PA Photos; Camera Press; JS Library International

The Queen is the United Kingdom's Head of State. As well as carrying out significant constitutional functions, The Queen also acts as a focus for national unity, presiding at ceremonial occasions, visiting local communities and representing Britain around the world.

The Queen is also Head of the Commonwealth. During her reign she has visited all the Commonwealth countries, going on 'walkabouts' to gain direct contact with people from all walks of life throughout the world.

Behind and in front of the cameras, The Queen's work goes on, and no two days in The Queen's working life are ever the same.

Until the end of the 17th century, British monarchs were executive monarchs - that is, they had the right to make and pass legislation. Since the beginning of the eighteenth century, the monarch has become a constitutional monarch, which means that he or she is bound by rules and conventions and remains politically impartial.

On almost all matters he or she acts on the advice of ministers. While acting constitutionally, the Sovereign retains an important political role as Head of State, formally appointing prime ministers, approving certain legislation and bestowing honours.

The Queen also has important roles to play in other organisations, including the Armed Forces and the Church of England.

The Queen is not only Queen of the United Kingdom, but Head of the Commonwealth, a voluntary association of 53 independent countries.

Most of these countries have progressed from British rule to independent self-government, and the Commonwealth now serves to foster international co-operation and trade links between people all over the world.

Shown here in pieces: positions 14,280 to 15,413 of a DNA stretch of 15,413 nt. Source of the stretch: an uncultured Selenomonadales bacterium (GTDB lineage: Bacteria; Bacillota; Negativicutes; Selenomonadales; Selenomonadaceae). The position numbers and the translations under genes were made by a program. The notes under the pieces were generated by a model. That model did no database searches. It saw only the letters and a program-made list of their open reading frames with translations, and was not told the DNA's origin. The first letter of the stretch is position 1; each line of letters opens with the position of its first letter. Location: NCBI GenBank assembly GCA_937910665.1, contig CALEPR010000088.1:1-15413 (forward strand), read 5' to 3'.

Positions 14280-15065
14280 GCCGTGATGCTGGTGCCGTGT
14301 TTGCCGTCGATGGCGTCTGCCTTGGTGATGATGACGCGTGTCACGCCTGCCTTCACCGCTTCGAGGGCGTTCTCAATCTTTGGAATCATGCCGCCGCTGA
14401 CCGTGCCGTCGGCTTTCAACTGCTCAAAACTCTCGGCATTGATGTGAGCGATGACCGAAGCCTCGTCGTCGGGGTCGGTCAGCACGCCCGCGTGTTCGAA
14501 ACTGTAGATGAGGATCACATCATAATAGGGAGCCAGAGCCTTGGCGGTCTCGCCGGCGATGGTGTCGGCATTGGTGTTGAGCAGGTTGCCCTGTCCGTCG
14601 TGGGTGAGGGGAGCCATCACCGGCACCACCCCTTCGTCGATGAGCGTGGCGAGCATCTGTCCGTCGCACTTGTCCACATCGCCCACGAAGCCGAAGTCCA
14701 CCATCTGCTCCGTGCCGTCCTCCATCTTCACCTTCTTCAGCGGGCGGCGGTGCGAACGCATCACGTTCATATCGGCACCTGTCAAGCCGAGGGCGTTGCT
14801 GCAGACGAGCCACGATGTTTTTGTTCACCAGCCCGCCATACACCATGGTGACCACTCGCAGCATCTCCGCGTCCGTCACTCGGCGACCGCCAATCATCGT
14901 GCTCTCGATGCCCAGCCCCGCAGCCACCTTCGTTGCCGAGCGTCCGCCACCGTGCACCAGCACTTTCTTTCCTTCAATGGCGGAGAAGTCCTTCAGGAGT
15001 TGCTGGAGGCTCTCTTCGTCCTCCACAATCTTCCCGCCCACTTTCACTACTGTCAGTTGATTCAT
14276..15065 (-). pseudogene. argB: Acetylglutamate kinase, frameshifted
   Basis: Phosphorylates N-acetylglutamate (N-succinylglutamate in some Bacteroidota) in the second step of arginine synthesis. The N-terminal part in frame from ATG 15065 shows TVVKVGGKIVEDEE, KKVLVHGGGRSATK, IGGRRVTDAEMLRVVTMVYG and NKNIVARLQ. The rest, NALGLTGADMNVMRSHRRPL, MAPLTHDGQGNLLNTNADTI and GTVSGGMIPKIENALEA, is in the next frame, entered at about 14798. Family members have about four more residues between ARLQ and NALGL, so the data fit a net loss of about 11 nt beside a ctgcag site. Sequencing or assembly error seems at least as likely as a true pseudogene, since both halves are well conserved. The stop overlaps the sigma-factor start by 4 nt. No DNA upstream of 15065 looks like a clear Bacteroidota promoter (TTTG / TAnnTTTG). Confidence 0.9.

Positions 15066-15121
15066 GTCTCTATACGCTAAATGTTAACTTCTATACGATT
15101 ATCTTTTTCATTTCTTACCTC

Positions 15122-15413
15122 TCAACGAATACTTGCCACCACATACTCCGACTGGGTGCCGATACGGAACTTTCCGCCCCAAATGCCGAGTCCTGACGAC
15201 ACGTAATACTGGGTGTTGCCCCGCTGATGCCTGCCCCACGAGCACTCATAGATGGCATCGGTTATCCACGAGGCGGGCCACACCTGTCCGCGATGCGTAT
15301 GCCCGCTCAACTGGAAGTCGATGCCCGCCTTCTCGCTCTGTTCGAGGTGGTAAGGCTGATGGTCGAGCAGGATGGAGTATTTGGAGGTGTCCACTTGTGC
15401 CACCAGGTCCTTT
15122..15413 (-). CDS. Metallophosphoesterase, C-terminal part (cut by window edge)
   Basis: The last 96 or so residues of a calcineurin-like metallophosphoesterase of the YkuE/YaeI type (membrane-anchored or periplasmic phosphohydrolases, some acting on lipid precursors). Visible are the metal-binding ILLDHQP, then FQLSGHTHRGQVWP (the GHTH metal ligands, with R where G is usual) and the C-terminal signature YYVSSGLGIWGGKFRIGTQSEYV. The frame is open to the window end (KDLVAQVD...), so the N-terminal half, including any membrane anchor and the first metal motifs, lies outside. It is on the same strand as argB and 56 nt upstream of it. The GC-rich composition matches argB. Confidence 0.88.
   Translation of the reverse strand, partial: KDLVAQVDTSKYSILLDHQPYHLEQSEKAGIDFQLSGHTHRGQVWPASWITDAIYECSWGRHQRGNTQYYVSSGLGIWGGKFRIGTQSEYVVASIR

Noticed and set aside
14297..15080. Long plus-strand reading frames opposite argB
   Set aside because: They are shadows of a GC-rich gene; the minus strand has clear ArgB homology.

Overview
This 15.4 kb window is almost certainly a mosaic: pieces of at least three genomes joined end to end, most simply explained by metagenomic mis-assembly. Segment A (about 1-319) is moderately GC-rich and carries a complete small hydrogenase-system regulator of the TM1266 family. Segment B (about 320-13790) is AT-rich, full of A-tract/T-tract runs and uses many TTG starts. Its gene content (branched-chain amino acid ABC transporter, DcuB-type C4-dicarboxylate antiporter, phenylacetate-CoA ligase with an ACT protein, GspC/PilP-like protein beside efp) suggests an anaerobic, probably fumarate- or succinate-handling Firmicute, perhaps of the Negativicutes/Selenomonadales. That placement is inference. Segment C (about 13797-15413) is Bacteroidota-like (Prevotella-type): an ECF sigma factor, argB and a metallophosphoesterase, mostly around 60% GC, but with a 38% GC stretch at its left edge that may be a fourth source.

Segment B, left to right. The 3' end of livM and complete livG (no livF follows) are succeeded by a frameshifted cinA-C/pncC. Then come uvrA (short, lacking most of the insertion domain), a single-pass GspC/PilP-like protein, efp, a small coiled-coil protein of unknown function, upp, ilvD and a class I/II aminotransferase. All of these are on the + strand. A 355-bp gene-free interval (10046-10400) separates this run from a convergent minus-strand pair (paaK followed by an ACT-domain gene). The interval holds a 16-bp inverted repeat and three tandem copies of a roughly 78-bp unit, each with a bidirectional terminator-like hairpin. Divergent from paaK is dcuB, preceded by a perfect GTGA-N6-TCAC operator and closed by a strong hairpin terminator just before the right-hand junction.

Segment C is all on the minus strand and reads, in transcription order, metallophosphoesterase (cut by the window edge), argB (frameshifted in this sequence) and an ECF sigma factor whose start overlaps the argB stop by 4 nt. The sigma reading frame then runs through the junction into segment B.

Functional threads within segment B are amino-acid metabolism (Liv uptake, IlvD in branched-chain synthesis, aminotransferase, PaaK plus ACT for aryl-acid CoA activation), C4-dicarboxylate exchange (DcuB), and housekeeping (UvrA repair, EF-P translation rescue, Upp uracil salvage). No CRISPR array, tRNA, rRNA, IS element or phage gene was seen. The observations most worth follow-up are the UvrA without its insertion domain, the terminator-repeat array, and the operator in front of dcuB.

In addition to the United Kingdom, The Queen is also Queen of a number of other Commonwealth realms, including Australia, New Zealand and Canada.

The Queen has many different duties to perform every day. Some are familiar public duties, such as Investitures, ceremonies, receptions or visits within the United Kingdom or abroad. Away from the cameras, however, The Queen's work goes on. It includes reading letters from the public, official papers and briefing notes; audiences with political ministers or ambassadors; and meetings with her Private Secretaries to discuss her future diary plans. No two days are ever the same and The Queen must remain prepared throughout.


Prince Albert's Garter and
George III's diamond Star
from the Order of the Garter, the
oldest British Order of Chivalry
The Royal Collection © 2005,
Her Majesty Queen Elizabeth II



HM Queen Elizabeth II © 2005  The Royal Collection 

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